What do cashiers do?
Cashiers work in a variety of places including supermarkets, retail stores, gas stations, movie theaters and restaurants. As a cashier you'll probably use a cash register to ring people up, take their money and give them their change and a receipt. You might also have to wrap or bag their purchase. Cashiers sometimes handle returns and exchanges.
At the end of a shift, you'll have to count the money in your cash register and compare it with the sales data in the computer. Be careful with your money - although you probably won't get in trouble for occasionally being a few cents short, you could get fired if it happens too often.
Depending on where you work, you might have other responsibilities as well. If you're a cashier at a supermarket, you might be asked to clean your area as well as return unwanted items to shelves. If you work at a convenience store, you might have to create money orders and sell lottery tickets.
Almost half of all cashiers work part time. Most cashiers are asked to work weekends, evenings and holidays.
How much do cashiers make?
Many cashiers make the federal minimum wage, which just went up to $7.25 an hour. According to the Bureau of Labor Statistics (BLS), most cashiers make between $6.99 and $9.44 an hour. The highest paid cashiers can earn more than $14.50 an hour. See how much cashiers earn in your area .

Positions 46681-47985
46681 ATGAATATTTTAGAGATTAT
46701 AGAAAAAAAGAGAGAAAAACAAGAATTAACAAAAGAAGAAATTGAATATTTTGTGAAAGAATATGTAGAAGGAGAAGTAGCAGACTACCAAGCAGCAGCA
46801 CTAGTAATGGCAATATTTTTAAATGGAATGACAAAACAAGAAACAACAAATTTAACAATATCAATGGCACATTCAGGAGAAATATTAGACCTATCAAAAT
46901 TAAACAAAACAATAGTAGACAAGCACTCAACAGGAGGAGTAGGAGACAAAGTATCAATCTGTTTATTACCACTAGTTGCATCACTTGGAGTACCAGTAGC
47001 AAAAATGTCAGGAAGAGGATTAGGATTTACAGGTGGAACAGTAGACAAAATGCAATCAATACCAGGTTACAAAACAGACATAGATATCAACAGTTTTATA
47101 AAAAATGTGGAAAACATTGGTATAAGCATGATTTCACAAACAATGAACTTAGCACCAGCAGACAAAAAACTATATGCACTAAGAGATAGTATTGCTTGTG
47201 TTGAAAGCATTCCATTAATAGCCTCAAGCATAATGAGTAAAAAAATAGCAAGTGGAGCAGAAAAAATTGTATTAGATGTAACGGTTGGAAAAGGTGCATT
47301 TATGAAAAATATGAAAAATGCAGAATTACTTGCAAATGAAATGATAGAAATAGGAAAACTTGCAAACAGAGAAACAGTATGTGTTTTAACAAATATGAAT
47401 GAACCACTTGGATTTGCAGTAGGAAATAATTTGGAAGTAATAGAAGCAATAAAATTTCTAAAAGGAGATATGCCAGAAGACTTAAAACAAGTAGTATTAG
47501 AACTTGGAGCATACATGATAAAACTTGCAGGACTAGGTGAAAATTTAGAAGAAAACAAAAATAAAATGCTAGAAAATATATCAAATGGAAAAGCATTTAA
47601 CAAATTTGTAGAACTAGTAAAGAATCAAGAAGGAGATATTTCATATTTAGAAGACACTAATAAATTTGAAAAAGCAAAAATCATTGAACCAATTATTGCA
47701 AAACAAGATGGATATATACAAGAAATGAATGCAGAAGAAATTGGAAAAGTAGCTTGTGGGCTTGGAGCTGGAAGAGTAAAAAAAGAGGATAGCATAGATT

What are the education requirements?
Most cashiers have a high school diploma or the GED equivalent. No higher education is required to be a cashier, but taking business classes or getting your associate's degree can help you if you eventually want to be a manager.
Career paths for cashiers
Cashier career paths can vary. If you've started out in a part-time position learning all you can about the business and practicing good customer service can lead to a full-time position. After that, hard work can lead to opportunities as a head cashier, or even as a manager.
The future of cashier jobs
According to the BLS, most cashier jobs are expected to see a decline in the next few years with the exception of gaming cashier jobs, which will increase. No need to worry though, there will be plenty of full-time and part-time cashier jobs still available because the BLS expects a good number of cashiers to leave their current jobs.
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